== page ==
Chairman moved by what Kids' Outdoor Experience fishing derby has meant over 17 years


Last year, Ken Johanning was walking around the family fishing pond at Kennewick's Columbia Park when he was approached by a father with his young boy.

"Mr. Johanning," the man said. "You see that little boy? That was me 15 years ago."

Seeing what the annual Kids' Outdoor Experience fishing derby has meant to people through the years has been touching for Johanning, chairman of the local nonprofit organizing the annual event for a 17th year.

The derby, scheduled for May 9-10, gives children ages 5-14 a chance to experience the thrill of fishing from a seven-acre lake stocked with 7,000 rainbow trout.

About 1,200 to 1,400 children typically attend the event's second day, Johanning said. The first day, organized by The Arc of Tri-Cities, is reserved for children with special needs.

Each child gets a new fishing rod to fish with and keep, Johanning said. To date, he's given away 28,200 rods and reels.

Johanning started the derby in 1997 after driving past what was then a small, shallow pond, he said.

Known as the "Old Lagoon" and used as a swimming area in the 1950s and 60s, the water became unusable for such purposes and eventually became only a foot deep after the lagoon was mostly filled in, he said.

Johanning renovated the lagoon, deepening it to 18 feet as part of a $1 million project originally budgeted at $50,000.

The Thursday before the derby, state Fish and Wildlife officials stock the pond with trout, 4,500 of which weigh about two pounds, Johanning said. Screens prevent the fish from reaching the Columbia River, and river fish from reaching the pond.

The day of the derby, nearly 100 volunteers arrive at 7 a.m. Children fish in groups of 300 for an hour at a time beginning at 9 a.m., until all children have had the opportunity to fish, Johanning said.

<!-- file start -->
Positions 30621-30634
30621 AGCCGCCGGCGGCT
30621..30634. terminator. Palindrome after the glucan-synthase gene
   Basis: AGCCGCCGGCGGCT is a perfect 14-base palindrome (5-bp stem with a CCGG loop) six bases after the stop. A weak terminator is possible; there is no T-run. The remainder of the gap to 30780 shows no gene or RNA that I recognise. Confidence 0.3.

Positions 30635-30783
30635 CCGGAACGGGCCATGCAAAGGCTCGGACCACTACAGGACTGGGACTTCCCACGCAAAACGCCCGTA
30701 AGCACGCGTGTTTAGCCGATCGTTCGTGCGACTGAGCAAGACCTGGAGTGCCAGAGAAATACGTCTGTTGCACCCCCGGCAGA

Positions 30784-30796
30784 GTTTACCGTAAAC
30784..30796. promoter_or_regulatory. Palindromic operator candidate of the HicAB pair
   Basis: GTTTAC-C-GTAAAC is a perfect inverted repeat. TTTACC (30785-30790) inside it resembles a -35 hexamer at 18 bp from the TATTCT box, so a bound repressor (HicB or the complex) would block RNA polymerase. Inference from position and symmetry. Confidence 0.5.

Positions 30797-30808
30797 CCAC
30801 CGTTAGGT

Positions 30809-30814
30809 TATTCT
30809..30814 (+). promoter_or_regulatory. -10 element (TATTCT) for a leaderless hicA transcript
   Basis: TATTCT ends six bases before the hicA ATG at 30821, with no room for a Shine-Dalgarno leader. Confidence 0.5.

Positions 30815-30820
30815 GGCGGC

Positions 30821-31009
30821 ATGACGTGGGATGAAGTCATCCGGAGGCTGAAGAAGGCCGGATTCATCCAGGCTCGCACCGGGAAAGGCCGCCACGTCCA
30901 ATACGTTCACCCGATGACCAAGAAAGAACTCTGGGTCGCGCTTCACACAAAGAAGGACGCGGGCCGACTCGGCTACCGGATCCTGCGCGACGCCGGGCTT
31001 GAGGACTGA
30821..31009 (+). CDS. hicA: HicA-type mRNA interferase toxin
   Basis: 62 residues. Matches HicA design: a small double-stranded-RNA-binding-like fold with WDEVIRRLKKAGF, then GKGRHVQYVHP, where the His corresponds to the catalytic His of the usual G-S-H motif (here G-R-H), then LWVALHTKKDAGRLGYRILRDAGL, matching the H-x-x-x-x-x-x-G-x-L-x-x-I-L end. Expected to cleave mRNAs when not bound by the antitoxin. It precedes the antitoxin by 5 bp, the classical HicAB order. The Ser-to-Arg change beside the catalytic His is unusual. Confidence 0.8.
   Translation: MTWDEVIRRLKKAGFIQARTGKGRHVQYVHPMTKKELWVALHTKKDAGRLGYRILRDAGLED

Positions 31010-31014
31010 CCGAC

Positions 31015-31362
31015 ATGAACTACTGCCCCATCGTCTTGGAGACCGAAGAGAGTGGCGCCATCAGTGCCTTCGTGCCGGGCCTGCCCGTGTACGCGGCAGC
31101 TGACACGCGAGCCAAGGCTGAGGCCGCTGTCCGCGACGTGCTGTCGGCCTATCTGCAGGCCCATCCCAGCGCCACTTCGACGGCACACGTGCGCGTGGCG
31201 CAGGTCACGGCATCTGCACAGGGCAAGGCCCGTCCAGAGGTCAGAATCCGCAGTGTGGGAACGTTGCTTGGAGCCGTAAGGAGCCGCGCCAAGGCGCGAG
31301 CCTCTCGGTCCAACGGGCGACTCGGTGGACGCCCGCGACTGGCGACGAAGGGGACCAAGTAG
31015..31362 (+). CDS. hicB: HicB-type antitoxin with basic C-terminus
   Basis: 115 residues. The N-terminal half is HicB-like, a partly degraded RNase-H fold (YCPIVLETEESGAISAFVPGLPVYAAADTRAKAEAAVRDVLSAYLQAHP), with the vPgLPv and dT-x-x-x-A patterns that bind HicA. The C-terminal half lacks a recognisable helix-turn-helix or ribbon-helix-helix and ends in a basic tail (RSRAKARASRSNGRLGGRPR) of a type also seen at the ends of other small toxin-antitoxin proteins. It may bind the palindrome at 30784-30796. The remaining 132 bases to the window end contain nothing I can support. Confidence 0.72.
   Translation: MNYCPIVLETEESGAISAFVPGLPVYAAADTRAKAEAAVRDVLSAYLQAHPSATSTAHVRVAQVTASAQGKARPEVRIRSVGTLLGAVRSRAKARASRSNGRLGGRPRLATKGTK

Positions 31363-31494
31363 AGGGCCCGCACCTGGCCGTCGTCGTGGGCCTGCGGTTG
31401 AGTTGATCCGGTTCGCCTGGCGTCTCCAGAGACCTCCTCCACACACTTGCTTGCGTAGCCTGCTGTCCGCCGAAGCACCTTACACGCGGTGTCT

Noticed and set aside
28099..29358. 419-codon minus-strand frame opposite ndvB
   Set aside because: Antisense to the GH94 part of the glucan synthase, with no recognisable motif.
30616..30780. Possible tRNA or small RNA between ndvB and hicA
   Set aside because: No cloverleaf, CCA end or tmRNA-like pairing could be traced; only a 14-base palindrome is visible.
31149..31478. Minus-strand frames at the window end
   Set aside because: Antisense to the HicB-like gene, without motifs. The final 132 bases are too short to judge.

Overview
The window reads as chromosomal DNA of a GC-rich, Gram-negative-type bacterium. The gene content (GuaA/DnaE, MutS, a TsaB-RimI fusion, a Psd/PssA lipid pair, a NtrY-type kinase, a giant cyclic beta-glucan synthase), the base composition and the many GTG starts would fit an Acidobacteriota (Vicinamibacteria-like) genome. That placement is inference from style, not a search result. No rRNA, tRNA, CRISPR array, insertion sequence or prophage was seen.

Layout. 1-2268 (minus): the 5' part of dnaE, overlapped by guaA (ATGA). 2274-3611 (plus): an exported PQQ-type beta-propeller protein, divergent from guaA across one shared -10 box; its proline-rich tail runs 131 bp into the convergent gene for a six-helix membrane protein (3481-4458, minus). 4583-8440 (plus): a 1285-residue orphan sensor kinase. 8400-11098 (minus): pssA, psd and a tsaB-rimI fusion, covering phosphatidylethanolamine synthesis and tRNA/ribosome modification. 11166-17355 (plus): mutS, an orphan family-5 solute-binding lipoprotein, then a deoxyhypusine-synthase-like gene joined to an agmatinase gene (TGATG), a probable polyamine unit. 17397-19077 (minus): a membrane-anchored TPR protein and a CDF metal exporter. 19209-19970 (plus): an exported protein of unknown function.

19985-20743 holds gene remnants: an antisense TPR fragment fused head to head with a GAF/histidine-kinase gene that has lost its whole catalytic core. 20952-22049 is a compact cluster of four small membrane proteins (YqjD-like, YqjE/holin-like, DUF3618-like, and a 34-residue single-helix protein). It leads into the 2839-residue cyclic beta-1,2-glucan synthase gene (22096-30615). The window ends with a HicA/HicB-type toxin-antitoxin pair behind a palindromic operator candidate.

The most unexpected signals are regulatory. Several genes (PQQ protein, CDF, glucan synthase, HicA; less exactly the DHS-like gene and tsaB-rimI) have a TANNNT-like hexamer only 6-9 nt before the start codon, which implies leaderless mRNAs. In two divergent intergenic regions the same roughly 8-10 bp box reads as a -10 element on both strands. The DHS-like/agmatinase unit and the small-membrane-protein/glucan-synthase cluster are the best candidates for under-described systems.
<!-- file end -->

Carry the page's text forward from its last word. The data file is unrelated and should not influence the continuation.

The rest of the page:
After 2 p.m., anyone can fish the pond, and the several weeks following the derby yields good fishing, Johanning said. He sometimes struggles to keep adults from dipping a line in during the derby.

If children do not know how to fish, volunteers teach them. Bait is provided and each child has a three-fish limit. Any fish caught are cleaned for the children by volunteers, he said.

Although Johanning is usually exhausted by Saturday night and sometimes wonders whether it's worth it to keep the derby going, he said he always re-considers.

"When you see the smiles on these kids' faces, when they catch their first fish ... it's worth it," he said. "It's really, really a great day, and I don't see me ever quitting this thing."

Registration is $10 and limited to the first 1,200 kids. For more information, go to and click on "Youth Activities."

-- Tri-City Herald intern Matt Benoit is a Washington State University student: 509-947-9277,; Twitter: @Matt_Benoit

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